TRENTON — New Jersey would have a group of investigators tasked with looking into telemarketing fraud under a bill making its way through the Legislature.
The state Senate’s Community and Urban Affairs Committee today approved a bill (S247) to establish a “telemarketing fraud investigation unit” run by the state Division of Consumer Affairs.
The unit would investigate consumer complaints about calls from callers who ignore the do-not-call list, block their information from caller ID, call after permitted hours and “other such consumer complaints related to telemarketing practices as determined by the director.”
“The technology is more sophisticated, and the number of telemarketers who have been breaking the law has been growing,” said state Sen. Jeff Van Drew (D-Cape May), a sponsor. “There are two levels of fraud. One is they’re breaking the law by calling when they shouldn’t be… And then secondly, what they are doing at times is fraudulent. It’s a fraudulent product or fraudulent practice.”
Rob Nixon, a lobbyist who is director of government affairs for the New Jersey State Policemen’s Benevolent Association, said the organization does not make telemarketing calls, but is often blamed for “fraudulent” groups that do make calls and purport to support New Jersey police officers. (Friedman/Star-Ledger)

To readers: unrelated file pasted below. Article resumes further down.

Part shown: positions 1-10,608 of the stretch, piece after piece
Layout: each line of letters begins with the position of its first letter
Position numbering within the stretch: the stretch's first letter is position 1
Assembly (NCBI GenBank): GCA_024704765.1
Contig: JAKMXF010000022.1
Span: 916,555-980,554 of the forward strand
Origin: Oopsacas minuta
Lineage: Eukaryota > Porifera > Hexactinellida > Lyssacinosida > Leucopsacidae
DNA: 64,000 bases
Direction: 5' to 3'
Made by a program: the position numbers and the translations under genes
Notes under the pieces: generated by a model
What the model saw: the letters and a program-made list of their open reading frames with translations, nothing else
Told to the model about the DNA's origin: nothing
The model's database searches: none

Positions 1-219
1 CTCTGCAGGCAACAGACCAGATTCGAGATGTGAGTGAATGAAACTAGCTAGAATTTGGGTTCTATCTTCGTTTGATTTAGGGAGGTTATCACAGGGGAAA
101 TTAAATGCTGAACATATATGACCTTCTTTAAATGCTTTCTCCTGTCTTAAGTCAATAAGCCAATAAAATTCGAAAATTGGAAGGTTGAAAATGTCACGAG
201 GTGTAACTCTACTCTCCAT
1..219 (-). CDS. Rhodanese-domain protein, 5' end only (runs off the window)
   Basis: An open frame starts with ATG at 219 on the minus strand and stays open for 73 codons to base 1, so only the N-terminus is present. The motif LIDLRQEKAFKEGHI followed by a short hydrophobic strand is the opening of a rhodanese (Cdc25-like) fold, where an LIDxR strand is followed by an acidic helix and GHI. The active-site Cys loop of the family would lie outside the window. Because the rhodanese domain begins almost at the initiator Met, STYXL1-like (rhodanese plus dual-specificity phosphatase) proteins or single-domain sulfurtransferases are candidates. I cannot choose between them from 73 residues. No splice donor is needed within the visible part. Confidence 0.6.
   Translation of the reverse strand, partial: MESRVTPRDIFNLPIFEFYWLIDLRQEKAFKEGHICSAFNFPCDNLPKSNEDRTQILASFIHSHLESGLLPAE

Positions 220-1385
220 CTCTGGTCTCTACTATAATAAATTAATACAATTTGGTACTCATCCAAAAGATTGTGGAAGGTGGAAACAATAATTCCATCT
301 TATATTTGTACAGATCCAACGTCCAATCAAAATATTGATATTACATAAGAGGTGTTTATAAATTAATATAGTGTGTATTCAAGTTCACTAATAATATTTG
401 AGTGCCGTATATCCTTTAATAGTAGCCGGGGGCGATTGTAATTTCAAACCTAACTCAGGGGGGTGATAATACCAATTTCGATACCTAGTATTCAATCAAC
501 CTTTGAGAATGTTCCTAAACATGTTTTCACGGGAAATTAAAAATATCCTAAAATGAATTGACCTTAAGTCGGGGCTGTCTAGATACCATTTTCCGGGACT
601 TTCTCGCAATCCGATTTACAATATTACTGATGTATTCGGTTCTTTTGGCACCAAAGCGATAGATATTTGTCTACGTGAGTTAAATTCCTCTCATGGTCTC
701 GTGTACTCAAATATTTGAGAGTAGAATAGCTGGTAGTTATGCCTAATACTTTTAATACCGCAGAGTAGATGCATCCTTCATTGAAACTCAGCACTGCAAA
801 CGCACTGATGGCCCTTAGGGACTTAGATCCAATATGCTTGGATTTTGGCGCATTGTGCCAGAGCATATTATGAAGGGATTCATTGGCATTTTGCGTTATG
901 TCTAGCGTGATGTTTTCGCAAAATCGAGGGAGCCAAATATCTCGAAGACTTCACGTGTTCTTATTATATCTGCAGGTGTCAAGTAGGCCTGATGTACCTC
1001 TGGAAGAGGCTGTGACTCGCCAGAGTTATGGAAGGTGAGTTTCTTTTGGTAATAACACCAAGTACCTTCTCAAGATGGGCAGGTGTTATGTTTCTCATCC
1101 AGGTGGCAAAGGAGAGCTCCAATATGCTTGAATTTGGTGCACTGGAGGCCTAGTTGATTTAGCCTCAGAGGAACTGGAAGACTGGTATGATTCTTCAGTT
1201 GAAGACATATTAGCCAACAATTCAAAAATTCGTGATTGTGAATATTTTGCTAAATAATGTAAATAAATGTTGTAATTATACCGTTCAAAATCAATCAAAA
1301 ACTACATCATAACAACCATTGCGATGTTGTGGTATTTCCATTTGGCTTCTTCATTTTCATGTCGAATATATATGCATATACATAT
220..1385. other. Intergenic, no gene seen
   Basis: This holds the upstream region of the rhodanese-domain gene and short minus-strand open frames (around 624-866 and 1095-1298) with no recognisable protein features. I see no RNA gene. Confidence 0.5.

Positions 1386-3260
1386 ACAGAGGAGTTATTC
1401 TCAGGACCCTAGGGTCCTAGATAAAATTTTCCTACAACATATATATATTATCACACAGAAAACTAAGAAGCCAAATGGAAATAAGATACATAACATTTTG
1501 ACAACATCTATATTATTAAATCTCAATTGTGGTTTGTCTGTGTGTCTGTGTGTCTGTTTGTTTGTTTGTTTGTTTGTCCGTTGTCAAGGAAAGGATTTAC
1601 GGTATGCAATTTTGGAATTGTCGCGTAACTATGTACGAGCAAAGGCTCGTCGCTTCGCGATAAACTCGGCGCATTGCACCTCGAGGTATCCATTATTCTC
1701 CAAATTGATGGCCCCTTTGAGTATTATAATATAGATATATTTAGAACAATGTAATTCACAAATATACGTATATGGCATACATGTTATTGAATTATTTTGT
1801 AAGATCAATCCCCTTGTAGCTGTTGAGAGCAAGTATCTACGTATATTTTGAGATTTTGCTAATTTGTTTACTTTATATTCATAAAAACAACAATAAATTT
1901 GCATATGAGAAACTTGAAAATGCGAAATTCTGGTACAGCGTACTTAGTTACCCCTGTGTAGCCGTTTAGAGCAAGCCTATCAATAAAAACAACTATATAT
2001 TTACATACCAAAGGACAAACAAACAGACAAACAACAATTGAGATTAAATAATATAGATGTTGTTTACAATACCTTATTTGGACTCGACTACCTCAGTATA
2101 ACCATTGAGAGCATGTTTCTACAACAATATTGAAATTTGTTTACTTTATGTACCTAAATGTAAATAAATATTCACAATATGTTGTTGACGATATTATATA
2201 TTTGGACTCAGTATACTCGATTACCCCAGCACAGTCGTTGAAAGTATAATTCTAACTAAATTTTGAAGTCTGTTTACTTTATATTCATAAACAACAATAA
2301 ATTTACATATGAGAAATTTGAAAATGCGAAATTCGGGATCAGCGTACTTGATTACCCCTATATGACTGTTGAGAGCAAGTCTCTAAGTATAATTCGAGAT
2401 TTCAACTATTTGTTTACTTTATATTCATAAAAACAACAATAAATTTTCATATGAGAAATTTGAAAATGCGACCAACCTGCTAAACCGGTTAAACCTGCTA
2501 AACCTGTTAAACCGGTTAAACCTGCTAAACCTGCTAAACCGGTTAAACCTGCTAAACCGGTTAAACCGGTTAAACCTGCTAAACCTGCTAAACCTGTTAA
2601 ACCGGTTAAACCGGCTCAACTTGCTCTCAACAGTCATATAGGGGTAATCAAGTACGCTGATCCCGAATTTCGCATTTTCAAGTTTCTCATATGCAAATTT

Protests planned for Port Authority meeting in Jersey City
TRENTON — Protesters will descend on Jersey City on Wednesday for a meeting of the Port Authority of New York and New Jersey to demand that the embattled chairman, David Samson, resign.
New Jersey Working Families Alliance also recently filed a formal complaint with the state Ethics Commission against Samson, who has been accused of using the powerful public appointment to enrich his law firm, Wolff & Samson.
Samson has apologized on behalf of the Port Authority for the huge traffic jam triggered by lane closings on the George Washington Bridge last September, and has received a vote of confidence from fellow New Jersey commissioners. Gov. Chris Christie appointed Samson, a close adviser and head of his transition team, to the Port Authority in late 2010.
Working Families Alliance was also one of the organizers of an attention-grabbing protest of Christie’s town hall meeting in Mount Laurel last week.
“Christie rose to national fame by shouting down teachers and mocking ordinary citizens at town hall meetings. Now, with his administration mired in scandals and his poll numbers plummeting, he can’t take his own medicine,” the director of the alliance, Analilia Mejia said in a statement. “Working families everywhere are outraged by the pattern of abuse and cronyism that has come to light since Bridgegate.”